First Impressions: Rabbit Hole; Kiefer Sutherland’s ever-twisted action series provides effortless binge service

Flirting with the type of action-heavy chaos that served his character for 9 seasons on the surprisingly resilient 24, Kiefer Sutherland embraces coincidental lunacy and a healthy supply of narrative twists for Rabbit Hole to deliver on its promise on the type of genre fun born from political thrills and double-crossing intent.

Given just how many twists and turns take place across the first episodes of Rabbit Hole (media were afforded the first four for review), detailing what exactly the John Requa/Glenn Ficarra-created show is about is something of a difficult task; and not just because Sutherland’s John Weir may not even be who he says he is when it comes to describing even something as simple as his occupation.

What we do know about Weir is that he has assembled a crack government team to frame a series of high-profile marks.  There’s no personal or political investment for him in any of his assigned jobs, and he navigates his assignments with a confidence, but it’s also clear he exists in an atmosphere of high paranoia; being that good at his job means he has something of a target on his back.  As the plot thickens regarding just how he’s able to manipulate anyone that orbits him, the series quickly lands its hook in Weir himself being framed for a murder he didn’t commit.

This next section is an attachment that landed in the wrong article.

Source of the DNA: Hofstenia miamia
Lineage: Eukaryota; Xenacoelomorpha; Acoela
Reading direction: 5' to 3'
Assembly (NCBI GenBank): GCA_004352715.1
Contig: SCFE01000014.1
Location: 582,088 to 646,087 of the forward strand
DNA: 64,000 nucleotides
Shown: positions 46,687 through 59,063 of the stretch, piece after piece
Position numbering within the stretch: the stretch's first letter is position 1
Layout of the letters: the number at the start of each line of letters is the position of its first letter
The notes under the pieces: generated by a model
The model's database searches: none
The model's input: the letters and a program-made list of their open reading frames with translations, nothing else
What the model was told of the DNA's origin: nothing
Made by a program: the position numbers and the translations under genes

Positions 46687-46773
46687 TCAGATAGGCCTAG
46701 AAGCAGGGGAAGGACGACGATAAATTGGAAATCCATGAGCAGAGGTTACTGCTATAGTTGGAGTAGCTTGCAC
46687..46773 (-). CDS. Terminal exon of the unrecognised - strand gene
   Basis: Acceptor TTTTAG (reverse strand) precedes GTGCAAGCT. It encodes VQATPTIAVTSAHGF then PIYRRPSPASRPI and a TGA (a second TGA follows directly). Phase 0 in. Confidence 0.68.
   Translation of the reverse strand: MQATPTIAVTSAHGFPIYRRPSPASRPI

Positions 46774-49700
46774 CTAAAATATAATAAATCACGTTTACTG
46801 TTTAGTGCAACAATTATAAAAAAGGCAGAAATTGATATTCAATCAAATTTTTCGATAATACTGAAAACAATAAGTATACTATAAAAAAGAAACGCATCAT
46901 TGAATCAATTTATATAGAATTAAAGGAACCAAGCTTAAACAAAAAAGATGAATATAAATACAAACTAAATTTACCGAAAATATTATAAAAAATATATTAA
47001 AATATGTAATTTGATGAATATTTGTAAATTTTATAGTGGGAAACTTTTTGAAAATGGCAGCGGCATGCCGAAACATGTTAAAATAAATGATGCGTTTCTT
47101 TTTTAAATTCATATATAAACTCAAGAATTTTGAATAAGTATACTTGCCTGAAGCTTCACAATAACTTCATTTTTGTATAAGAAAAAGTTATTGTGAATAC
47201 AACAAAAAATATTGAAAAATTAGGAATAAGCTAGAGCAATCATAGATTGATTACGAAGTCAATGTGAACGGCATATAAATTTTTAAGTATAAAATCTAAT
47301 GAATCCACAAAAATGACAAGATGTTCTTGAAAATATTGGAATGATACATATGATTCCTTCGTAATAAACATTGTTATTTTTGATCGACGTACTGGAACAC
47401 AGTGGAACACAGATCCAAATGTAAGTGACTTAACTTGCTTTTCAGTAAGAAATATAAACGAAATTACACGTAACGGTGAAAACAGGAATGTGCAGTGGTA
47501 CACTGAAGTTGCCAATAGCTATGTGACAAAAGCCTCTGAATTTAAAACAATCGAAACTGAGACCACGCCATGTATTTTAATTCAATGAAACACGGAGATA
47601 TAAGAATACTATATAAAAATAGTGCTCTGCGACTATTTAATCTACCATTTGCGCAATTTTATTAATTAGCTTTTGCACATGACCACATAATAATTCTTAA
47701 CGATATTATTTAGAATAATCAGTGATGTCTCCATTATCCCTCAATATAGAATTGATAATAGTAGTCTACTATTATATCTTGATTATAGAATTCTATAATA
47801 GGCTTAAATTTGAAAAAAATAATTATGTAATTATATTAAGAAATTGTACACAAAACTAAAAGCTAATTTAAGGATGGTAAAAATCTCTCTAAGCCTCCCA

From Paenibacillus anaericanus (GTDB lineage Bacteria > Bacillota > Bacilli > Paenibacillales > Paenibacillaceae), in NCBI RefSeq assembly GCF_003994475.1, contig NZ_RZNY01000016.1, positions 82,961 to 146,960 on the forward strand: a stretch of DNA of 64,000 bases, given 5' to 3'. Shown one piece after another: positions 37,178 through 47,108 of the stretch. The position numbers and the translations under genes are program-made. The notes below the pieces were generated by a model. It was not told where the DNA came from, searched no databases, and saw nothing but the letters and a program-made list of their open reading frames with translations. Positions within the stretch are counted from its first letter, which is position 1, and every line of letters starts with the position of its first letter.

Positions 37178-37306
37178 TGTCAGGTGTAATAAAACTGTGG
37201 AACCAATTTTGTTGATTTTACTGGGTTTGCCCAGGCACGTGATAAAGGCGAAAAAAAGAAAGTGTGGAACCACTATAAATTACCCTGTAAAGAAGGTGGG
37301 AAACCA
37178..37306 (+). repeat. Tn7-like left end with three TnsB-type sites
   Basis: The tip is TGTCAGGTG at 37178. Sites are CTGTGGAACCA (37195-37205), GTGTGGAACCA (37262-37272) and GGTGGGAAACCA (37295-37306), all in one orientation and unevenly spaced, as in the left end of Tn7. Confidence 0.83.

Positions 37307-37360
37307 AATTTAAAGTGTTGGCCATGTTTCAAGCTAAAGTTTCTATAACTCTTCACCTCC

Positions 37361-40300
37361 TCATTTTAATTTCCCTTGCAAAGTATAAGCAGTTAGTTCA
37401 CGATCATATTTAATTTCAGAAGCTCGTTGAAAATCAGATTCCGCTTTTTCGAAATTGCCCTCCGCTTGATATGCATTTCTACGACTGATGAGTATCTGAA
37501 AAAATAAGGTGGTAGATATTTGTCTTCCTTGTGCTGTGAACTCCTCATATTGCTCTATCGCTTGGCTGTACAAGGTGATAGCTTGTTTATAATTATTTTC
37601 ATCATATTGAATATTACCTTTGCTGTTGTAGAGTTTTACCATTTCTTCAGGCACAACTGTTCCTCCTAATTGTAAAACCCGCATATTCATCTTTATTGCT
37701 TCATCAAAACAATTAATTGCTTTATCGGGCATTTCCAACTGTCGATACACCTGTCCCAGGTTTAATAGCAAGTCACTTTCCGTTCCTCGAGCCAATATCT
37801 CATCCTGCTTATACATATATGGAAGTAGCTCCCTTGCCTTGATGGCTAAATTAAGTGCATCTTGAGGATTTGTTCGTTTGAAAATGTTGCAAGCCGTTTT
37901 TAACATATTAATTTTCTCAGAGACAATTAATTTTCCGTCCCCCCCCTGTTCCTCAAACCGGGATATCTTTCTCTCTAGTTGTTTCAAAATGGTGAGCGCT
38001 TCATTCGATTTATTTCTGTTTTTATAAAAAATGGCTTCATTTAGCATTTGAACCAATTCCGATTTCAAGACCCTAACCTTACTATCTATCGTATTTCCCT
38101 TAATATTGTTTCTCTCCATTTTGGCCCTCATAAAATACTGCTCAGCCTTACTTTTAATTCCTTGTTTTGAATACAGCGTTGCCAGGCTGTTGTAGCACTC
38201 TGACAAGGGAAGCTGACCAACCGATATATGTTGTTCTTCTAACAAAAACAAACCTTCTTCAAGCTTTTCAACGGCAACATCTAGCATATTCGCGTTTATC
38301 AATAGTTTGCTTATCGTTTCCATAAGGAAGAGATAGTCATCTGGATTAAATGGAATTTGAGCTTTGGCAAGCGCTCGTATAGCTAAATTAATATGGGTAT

Even though Weir is someone that shouldn’t be trusted from the outside, the series sets him up as our perennial hero, and even though each flashback, revelation, and side character detail has the potential to derail an already delicately-treading outing, Rabbit Hole is smart enough to know a well-placed action sequence or wild narrative swing will keep us salivating for the next episode.  And whether it’s intentional or not, but the series’ sense of humour helps any genre trope and plot frill feel readily digestible.  It’s a guilty pleasure wrapped up in the guise of a hard-hitting thriller – and this balance is honestly what will keep its audience falling down, well, forgive the pun, the rabbit hole.

Self aware enough that it avoids any eye-rolling from potential viewers, Rabbit Hole should easily satisfy those that ate up 24 in continued fashion.  At the same time it requires enough attention that any momentary slip could see you on the outs of its ever-changing, ever-twisted narrative, resulting in an effortlessly binge-worthy series that will hopefully only continue to embrace its blitheness as it continues on its corrupted path.


Rabbit Hole will premiere its first two episodes on Paramount+ on Sunday, March 26th, 2023 in the United States and Monday, March 27th, 2023 in Australia.  It will continue to release each subsequent episode weekly.

Peter Gray

Seasoned film critic. Gives a great interview. Penchant for horror. Unashamed fan of Michelle Pfeiffer and Jason Momoa.